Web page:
Once I’d arrived at the idea to use architectural elements from Bristol’s buildings, changing them into simplified 2d forms and shapes and blocks I sat and considered what these design elements were actually communicating. It’s all well and good picking visually interesting architectural features from fancy old homes around Bristol to use but I’d need to consider the providence and history of the buildings I was choosing. If I just used flourishes from buildings owned or paid for by the wealthy merchants of the past I could inadvertently be communicating a kind of colonial or even racist message without realising it.
I started to delve into Bristol’s architectural history, specifically seeking out buildings around the city with connections to historic civil rights & protest movements, community empowerment, socialist politics etc. It didn’t take me long to start finding loads and loads of fantastically interesting architecture to use. The city even today has a whole district that self-identifies as a ‘people’s republic’ (Stokes Croft). Protest and community action are baked into the fabric of the city and so I started walking around both in person and through google maps for further away places. Through this research I gathered together tons of shapes and forms to use for this project:
I played around with a number of different options when it came to type but wasn’t happy with anything that I already had in my library. I took a step back and asked myself some questions to try and guide my choice. What did I want to communicate with this typography? I decided that what was most important was that it was friendly and welcoming and that it mirrored the rest of my strategy by being accessible to as many people as possible. I was conscious that I didn’t want to create something that looked really experimental and alien, I didn’t want it to look like a design student’s project basically!
As I sat and thought about these things I asked myself, what is the most commonly used typeface that you see around? Not Helvetica, sure it’s used a lot but it’s a little pretentious and not very friendly. Then I remembered a video I’d watched only recently –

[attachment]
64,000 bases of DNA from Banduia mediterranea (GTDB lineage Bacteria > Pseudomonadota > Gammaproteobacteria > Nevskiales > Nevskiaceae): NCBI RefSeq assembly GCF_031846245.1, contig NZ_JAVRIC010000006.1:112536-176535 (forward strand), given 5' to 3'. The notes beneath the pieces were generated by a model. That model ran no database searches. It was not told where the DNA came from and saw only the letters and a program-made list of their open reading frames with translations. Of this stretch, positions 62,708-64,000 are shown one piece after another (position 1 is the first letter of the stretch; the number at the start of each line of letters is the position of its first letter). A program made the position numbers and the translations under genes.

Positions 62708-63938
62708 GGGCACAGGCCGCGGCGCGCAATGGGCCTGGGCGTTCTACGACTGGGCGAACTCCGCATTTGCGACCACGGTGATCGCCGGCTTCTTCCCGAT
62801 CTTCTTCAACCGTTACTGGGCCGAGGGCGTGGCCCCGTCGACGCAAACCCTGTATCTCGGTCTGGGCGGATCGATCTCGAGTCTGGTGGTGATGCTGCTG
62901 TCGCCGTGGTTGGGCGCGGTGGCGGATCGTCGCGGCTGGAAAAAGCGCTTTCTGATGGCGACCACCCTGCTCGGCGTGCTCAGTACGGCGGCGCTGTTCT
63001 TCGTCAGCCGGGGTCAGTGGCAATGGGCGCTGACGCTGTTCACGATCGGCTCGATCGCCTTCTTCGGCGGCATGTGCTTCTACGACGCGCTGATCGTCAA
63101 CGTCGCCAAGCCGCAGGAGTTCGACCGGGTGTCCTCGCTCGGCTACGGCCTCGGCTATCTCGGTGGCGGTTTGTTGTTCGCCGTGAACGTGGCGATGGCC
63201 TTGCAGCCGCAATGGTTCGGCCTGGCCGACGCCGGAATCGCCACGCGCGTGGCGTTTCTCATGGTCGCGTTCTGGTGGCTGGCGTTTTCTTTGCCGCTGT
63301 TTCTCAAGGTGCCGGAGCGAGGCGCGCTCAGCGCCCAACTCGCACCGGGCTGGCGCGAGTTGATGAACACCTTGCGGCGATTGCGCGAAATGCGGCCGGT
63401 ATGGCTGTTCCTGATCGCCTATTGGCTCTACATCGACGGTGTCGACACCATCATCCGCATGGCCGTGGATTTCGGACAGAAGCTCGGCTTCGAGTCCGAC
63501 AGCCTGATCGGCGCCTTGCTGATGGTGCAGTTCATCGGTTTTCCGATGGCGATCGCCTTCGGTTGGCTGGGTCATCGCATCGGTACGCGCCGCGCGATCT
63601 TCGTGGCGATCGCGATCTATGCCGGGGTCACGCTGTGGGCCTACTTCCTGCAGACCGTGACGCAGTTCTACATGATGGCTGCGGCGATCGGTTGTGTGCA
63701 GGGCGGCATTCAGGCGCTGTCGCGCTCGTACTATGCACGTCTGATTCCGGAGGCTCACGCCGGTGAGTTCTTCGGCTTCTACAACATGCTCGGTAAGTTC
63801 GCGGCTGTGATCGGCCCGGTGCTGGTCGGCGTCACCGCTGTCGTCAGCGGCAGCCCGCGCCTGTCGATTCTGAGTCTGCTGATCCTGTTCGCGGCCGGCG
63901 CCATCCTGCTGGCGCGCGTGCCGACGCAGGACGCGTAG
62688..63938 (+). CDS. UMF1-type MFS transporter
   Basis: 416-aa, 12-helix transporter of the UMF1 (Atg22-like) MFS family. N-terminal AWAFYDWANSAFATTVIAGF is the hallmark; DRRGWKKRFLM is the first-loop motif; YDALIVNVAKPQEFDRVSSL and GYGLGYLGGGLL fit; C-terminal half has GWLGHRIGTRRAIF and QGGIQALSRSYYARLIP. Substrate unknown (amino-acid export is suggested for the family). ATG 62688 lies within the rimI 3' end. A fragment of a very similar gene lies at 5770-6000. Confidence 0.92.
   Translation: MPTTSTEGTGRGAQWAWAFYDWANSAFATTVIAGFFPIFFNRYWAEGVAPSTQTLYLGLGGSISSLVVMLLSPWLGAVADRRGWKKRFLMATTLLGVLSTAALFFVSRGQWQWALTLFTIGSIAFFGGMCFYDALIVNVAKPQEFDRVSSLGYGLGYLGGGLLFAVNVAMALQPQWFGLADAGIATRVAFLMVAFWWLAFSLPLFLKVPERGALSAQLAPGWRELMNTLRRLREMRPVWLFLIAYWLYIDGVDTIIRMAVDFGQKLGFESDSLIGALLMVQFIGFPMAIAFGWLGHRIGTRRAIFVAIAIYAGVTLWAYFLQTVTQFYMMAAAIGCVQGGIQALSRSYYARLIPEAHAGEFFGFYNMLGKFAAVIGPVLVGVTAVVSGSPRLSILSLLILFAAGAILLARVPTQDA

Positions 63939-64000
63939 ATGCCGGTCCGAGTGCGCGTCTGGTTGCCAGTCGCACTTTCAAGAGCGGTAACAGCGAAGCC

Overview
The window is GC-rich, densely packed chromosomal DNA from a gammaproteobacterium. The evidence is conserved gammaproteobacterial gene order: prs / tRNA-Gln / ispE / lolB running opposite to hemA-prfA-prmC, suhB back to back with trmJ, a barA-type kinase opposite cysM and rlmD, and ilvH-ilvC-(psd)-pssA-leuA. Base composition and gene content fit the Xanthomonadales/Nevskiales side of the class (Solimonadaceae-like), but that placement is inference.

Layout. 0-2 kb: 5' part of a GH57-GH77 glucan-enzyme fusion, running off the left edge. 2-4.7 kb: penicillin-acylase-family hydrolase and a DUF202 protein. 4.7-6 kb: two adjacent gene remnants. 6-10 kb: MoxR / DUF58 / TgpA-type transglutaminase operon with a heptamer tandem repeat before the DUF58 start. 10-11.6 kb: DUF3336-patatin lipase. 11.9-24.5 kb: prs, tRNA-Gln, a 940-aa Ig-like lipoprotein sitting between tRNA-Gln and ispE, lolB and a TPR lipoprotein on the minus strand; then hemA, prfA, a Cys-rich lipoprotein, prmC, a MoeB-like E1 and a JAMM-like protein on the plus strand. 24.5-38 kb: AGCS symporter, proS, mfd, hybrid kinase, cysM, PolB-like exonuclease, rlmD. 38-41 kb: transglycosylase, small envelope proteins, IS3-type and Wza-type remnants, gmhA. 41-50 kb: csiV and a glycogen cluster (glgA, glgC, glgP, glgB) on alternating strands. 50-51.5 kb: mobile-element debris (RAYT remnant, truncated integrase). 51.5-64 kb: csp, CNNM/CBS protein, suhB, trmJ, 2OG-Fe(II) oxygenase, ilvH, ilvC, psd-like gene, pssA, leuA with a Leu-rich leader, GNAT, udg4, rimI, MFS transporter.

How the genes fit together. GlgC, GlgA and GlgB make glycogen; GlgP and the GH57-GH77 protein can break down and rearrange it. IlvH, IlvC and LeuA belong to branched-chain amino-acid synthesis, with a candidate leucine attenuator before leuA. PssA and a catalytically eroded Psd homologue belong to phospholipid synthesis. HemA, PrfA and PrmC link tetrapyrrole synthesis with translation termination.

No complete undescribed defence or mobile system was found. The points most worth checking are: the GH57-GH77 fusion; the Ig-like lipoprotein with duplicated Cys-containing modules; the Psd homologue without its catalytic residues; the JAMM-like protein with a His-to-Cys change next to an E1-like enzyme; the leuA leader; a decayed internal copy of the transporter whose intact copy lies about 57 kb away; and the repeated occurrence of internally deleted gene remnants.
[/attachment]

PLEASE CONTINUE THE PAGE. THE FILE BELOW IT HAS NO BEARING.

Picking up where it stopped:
Cooper Black was a typeface that was absolutely everywhere. It’s friendly and round but it’s almost the opposite of pretentious. You see cooper black on everything from barbershops to taxis, it’s such a widely accepted part of our shared visual language in the west, it was perfect.
I had a go at changing all of my titles to Cooper but there was something that didn’t sit quite right, I liked the bubbly round forms but it didn’t seem to gel with the rest of the design sadly. Undeterred however I headed to google fonts and searched for other rounded black typefaces, eventually finding the font that I would go with – Fraunces. Fraunces has all of the fun, chunkiness of Cooper but with a slightly more mature looking profile. Some of the roundedness is contained by more pronounced verticals and when i tried it in situ I immediately knew that this was the one.
I’d already decided to pull my colour palette from the colourful houses around Bristol but I wanted to take it one step further. I wasn’t content to just pull my colours from one of the fancy rows of houses in Clifton or Hotwells. Although prominent landmarks within the city sitting up on the hill, these are the houses of wealthy folks and aren’t very representative of the city as a whole.
Instead I thought to look further afield at a range of different parts of the city that represented a broader range of racial and socioeconomic groups. The point of CurioCity Collective is that it’s for everyone and so I decided that the best way to really communicate that was to draw from as many different people’s experience of Bristol as I could.
I was actually really pleasantly surprised as I toured around the different areas of the city though that a love of vibrant bright colours seems to be something that is universally shared across the place. Whether I ventured to the ethnically diverse area of Easton or the predominantly white working class area of Knowle West, bright friendly colours were everywhere:
I decided that I’d draw up a list of six areas of the city that between them represented a really broad range of resident demographics. The list I settled on was:
- Knowle West – Predominantly a white working class area
- Easton – An area of the city with residents from many different minority cultures
- St. Pauls – A central area of the city with a majority black population
- Bedminster – South of the river, home to many of Bristol’s young adult & creative residents
- Clifton Down – An area full of students
- Hotwells – A wealthier part of town full of historic buildings
From each of these areas I found and took one colour for my palette. I also added black and and off-white and the resulting palette looks like this:
Between these three elements, the colour palette, the typography and the architectural motifs I believe that I’ve managed to build a thoughtful brand identity that is truly reflective of Bristol and which will have a broad appeal to the city’s young adults.